(FRIDAY, SEPTEMBER 15) The Bishop of Dorchester consecrated new burial ground at St Mary's Church, Thame, on Tuesday.
The Rt Rev Colin Fletcher, currently acting Bishop of Oxford, also blessed the church's newly planted Millennium yew, which was taken from a 2,500 year old tree.
Around 30 residents and local dignitaries attended the ceremony, described by the Bishop as 'something that happens in a community once every several decades.'
Before sanctifying the area, which was set aside during World War II as emergency burial ground, he invited the congregation to remember those for whom the ground will hold special memories in the years to come, adding: "This is a churchyard for the community, not just for the people of St Mary's. It will not be just a patch of ground but a place of rest and memory, and a place for people to mourn their loved ones."
Prayers and psalms were read by the vicar of St Mary's Church, the Rev Nick Stuart-Lee, the Rev Derick Chambers from Christchurch, and the Rev Simon Brignall from the Thame Valley Team Ministry.
He then blessed the ground, walking to each corner and saying a prayer, before blessing the Millennium yew tree, which St Mary's treasurer, Rosalie Gibson and her husband Terry have nurtured since they collected it at a ceremony at Dorchester Abbey almost seven years ago, when it was just six inches tall.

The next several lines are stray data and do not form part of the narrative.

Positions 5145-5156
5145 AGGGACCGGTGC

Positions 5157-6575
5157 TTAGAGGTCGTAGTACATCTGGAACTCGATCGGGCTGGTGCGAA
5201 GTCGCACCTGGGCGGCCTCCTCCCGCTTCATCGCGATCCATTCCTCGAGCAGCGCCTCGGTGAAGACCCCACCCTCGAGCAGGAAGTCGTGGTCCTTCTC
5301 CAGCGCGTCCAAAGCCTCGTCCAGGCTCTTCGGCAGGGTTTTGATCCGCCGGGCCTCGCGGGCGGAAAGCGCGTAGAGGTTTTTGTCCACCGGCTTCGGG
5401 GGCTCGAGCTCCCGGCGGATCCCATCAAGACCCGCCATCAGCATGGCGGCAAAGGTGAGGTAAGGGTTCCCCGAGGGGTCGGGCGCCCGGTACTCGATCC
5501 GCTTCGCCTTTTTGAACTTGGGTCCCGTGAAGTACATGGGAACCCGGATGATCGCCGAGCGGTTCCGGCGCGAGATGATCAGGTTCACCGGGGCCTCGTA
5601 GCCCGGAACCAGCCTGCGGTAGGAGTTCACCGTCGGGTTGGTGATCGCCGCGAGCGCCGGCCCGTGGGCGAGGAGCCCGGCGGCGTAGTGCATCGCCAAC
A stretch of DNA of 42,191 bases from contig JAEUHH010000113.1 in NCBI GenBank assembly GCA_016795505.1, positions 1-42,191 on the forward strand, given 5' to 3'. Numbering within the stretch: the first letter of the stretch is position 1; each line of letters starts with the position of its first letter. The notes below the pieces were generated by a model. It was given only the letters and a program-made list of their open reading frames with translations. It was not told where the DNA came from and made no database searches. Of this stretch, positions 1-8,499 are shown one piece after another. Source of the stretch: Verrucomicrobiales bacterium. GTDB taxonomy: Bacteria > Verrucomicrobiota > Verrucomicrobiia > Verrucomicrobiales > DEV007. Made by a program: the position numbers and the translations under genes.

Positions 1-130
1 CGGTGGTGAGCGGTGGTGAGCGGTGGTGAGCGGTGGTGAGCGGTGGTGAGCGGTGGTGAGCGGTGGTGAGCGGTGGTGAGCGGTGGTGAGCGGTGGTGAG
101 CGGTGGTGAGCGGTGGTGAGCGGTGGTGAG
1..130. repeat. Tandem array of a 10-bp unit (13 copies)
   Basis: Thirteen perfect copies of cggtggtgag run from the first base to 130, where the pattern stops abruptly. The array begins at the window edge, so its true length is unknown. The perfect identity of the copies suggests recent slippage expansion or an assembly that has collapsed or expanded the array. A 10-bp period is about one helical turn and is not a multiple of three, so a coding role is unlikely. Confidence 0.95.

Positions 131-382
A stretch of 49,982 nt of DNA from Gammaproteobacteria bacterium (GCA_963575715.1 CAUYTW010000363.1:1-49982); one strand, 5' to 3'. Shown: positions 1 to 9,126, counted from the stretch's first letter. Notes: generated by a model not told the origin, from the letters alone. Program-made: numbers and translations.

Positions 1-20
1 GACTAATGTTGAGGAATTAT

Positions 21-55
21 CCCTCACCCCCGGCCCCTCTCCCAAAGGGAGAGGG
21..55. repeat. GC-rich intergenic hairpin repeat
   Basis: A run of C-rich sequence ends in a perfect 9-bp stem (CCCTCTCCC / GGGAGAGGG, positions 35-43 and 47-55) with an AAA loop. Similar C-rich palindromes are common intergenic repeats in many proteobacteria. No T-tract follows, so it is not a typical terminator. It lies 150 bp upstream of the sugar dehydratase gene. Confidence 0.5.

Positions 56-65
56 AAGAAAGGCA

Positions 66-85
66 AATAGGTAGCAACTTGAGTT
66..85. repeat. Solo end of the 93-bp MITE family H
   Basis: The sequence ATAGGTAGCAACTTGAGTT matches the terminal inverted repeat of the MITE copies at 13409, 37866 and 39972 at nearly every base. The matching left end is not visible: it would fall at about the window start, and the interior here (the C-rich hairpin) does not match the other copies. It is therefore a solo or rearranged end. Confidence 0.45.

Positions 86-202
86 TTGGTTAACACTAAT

The tree was one of 8,000 planted throughout England to mark the Millennium and one of 350 collected from the ceremony at Dorchester Abbey, attended by botanist David Bellamy who reminded the congregation that the trees might still be in place on the eve of the year 3000.
Yew trees, which are known for their longevity, have a habit of renewing themselves meaning Britain's oldest yew trees predate its oldest buildings, and form a living link between ground sanctified by pagans and that by the Christians which followed.
Thame's Millennium yew tree was taken from Surrey's famous Tandridge Yew, estimated to be 2,500 years old.
Blessing the churchyard's new addition, the Bishop described it as 'a tree that will be seen by very many people in the years to come'.
Rev Nick Stuart-Lee, said: "I thought it was a very special occasion and it was especially good to see so many members of the community here.
"This is a community occasion - not just a church occasion."